Things had gone very well so far - great chair options in the waiting area, no fat-shaming, a positive response to declining weigh-in, and the tech knew exactly what the weight-rating of the x-ray table was (650lbs). The patient had limited mobility and was moving slowly (because they had a knee injury, which is why they were at the orthopedist!) They explained that they could walk from the exam room to the x-ray room at which point the tech said “great, you can stand for the x-ray.” They explained that, in fact, they couldn’t do that so they would need to use the table. The tech sighed audibly. As the patient worked to get onto the table without using their injured dominant leg the tech continued to sigh.
The patient said “I can tell I’m frustrating you” and the tech said, “this is just taking a LOT longer than normal.” Earlobe tug. I stepped in and cheerily said “Isn’t it interesting how there isn’t really a ‘normal’ and different patients need different amounts of time!” Then I put my body between the the tech and the patient, turned to the patient and said calmly “take all the time you need.” (The rest of the appointment was outstanding. It may be in part that the patient’s issue is genetic, but the ortho said that he didn’t think surgery was warranted but never mentioned weight loss or suggested that surgery would not be an option for this super fat patient.)
This is an example of a tech centering their own experience. I know that often techs are under time pressure and that sucks, but it’s certainly not the patient’s fault, and making the patient feel guilty and embarrassed for taking the time they need won’t make things go any faster, but it may make the patient less likely to try to access care in the future. So even if you are feeling pressured or stressed try to center the patient’s experience. Also try to put yourself and the patient on the same team – the two of you against unfair time constraints, rather than you against them.
6. Do The Right Thing When Things Go Wrong
Sometimes things go wrong – it can happen despite the best intentions, and it can often be outside of your control. Maybe the patient was accidentally scheduled on the standard MRI instead of the wide-bore, or even though you tried to get information about the CT weight limit to them they didn’t realize that it would fail to accommodate them. I suggest that you always start by apologizing and making it clear that it’s not the patient’s fault. Even if it’s not your fault, apologizing and taking the blame (or at least shifting the blame from the patient) can help them avoid a shame spiral that will lead to them disengaging from care. Ask the patient what they want – do they want help solving this, do they just want to leave, do they want a list of referrals. Respect the patient’s requests and support them to the best of your ability.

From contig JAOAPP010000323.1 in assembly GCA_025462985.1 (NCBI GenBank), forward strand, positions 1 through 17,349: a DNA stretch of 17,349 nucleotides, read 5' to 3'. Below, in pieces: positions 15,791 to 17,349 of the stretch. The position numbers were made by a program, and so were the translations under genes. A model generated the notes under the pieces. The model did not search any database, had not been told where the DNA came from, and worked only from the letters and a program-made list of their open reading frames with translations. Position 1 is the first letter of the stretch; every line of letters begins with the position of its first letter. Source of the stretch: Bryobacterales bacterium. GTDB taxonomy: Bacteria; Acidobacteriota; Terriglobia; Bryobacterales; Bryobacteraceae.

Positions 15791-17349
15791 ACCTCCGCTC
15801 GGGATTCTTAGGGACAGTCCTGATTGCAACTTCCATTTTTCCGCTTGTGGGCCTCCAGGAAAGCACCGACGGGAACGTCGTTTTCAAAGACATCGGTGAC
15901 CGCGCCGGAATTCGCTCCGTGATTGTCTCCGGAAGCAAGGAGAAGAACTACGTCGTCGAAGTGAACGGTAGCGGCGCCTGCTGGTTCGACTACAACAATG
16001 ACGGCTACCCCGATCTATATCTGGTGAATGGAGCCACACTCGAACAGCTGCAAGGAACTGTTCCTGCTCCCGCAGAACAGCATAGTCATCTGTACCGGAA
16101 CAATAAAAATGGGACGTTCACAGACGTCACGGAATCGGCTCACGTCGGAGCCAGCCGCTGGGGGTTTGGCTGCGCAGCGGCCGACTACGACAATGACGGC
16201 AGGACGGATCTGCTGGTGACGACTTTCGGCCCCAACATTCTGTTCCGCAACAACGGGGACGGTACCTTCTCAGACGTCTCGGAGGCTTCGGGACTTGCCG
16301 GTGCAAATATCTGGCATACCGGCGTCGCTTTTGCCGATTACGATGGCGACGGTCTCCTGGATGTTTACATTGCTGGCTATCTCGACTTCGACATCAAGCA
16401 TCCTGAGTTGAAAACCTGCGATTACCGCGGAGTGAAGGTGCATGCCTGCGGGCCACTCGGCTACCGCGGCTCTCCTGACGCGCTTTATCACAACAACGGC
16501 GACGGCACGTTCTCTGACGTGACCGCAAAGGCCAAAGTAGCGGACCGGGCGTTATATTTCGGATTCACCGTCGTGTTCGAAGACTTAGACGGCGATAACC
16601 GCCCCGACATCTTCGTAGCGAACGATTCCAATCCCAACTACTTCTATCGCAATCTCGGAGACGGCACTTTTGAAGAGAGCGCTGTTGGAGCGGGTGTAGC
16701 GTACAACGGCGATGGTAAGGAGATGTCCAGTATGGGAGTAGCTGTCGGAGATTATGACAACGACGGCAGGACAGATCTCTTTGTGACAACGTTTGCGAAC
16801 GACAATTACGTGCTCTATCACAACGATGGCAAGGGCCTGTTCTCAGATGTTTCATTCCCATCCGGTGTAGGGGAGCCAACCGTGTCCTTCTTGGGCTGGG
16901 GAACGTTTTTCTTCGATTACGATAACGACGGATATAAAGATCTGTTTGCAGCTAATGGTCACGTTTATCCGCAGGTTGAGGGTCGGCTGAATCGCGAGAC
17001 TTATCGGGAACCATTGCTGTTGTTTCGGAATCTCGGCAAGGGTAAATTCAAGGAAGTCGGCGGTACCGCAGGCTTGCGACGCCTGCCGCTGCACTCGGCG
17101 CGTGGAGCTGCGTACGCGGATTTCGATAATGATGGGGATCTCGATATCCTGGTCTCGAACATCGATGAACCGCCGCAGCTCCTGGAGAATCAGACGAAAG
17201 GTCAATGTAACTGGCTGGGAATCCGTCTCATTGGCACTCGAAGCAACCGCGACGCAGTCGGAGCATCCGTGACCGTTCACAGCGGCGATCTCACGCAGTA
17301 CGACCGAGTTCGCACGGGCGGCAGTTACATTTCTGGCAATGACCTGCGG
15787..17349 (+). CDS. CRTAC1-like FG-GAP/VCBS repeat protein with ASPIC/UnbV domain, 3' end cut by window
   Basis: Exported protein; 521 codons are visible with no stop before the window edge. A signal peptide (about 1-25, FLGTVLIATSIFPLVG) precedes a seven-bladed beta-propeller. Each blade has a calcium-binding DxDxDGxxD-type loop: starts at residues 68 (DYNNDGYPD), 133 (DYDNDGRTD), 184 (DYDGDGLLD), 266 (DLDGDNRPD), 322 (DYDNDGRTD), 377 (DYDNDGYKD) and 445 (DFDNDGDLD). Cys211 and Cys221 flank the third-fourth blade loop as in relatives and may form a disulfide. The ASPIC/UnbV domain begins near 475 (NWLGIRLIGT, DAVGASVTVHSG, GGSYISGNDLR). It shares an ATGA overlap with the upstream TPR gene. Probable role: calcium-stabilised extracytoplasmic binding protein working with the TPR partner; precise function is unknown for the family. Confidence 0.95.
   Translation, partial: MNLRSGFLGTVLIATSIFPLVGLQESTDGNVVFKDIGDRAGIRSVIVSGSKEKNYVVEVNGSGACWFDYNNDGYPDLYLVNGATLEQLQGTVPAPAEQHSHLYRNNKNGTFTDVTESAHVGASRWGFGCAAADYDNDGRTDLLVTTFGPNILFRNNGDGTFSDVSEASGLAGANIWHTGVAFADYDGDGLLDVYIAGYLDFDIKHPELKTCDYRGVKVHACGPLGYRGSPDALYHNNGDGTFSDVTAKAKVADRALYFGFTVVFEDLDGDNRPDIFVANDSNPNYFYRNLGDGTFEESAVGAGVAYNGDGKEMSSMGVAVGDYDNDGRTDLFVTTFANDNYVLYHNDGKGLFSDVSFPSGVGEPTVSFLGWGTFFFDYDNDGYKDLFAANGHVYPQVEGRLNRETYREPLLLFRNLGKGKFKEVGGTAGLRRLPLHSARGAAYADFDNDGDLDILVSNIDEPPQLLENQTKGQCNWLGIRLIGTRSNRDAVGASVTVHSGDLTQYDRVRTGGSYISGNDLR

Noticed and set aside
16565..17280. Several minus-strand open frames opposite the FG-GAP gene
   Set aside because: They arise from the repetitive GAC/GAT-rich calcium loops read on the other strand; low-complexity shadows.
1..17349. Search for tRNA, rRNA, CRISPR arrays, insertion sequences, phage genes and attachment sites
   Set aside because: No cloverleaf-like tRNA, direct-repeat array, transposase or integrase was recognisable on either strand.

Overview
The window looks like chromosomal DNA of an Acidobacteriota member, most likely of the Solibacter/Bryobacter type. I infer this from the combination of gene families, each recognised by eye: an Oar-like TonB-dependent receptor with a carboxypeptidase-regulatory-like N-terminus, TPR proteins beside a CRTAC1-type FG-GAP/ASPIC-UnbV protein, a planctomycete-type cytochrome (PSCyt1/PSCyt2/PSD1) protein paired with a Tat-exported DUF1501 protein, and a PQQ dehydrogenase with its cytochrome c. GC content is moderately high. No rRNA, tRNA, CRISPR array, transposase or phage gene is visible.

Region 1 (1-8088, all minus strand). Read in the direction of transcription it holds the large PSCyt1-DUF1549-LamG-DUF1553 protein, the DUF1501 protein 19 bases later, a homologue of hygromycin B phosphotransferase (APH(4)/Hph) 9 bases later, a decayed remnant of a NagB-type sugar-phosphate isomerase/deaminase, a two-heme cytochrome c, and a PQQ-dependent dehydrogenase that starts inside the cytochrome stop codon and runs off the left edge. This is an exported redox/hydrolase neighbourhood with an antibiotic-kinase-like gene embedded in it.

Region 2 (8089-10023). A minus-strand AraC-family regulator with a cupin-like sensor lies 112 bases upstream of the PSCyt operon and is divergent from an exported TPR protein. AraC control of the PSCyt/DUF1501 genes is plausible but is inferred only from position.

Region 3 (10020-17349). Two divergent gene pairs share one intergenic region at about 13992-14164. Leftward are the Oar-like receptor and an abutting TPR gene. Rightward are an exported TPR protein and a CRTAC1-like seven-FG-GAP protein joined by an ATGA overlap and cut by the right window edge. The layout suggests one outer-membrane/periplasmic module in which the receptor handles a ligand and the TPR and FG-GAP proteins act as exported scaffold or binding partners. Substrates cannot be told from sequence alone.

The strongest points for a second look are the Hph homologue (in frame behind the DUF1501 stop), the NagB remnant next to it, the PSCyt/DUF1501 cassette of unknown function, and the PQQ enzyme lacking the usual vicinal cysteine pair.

As always, it’s unlikely that you can change everything, but you can change something and what you change will make a real difference in the experiences and lives of your patients, any effort you put into this will be more than worth it. I thank you in advance on behalf of all the patients you help.
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*Note on language: I use “fat” as a neutral descriptor as used by the fat activist community, I use “ob*se” and “overw*ight” to acknowledge that these are terms that were created to medicalize and pathologize fat bodies, with roots in racism and specifically anti-Blackness. Please read Sabrina Strings Fearing the Black Body – the Racial Origins of Fat Phobia and Da’Shaun Harrison Belly of the Beast: The Politics of Anti-Fatness as Anti-Blackness for more on this.
I love this so much. Your advocacy made me tear up a bit. I can’t imagine having someone do that, and it’s really such a simple and basic thing!
Regarding contrast dosing: I needed a CT with contrast a few months ago, and the checkin tech asked my weight. I said I didn’t know, and they told me to guess. I took one of your lines and said we are not at the county fair. (That caught her off guard!) she said the system wouldn’t allow her to proceed without a number, and against my better judgement, I gave her a random number. (I really don’t know my weight. I could’ve been off by 10% or 50%.) she types in my number and then says she thinks they need it for the contrast dosing. I said if it’s a dosing issue, why am I being asked to GUESS? She says there’s basically two doses: for under and over 200lbs.
So here’s my thing: I don’t know if that’s true but if 200 is the cutoff (which seems very sloppy and probably inaccurate for children and adults who are far under and over the 200 lb line), why didn’t they just ask if I was over or under 200lbs?
I'm trying to leave a comment on your apnea post but keep getting "page not found" -- any thoughts?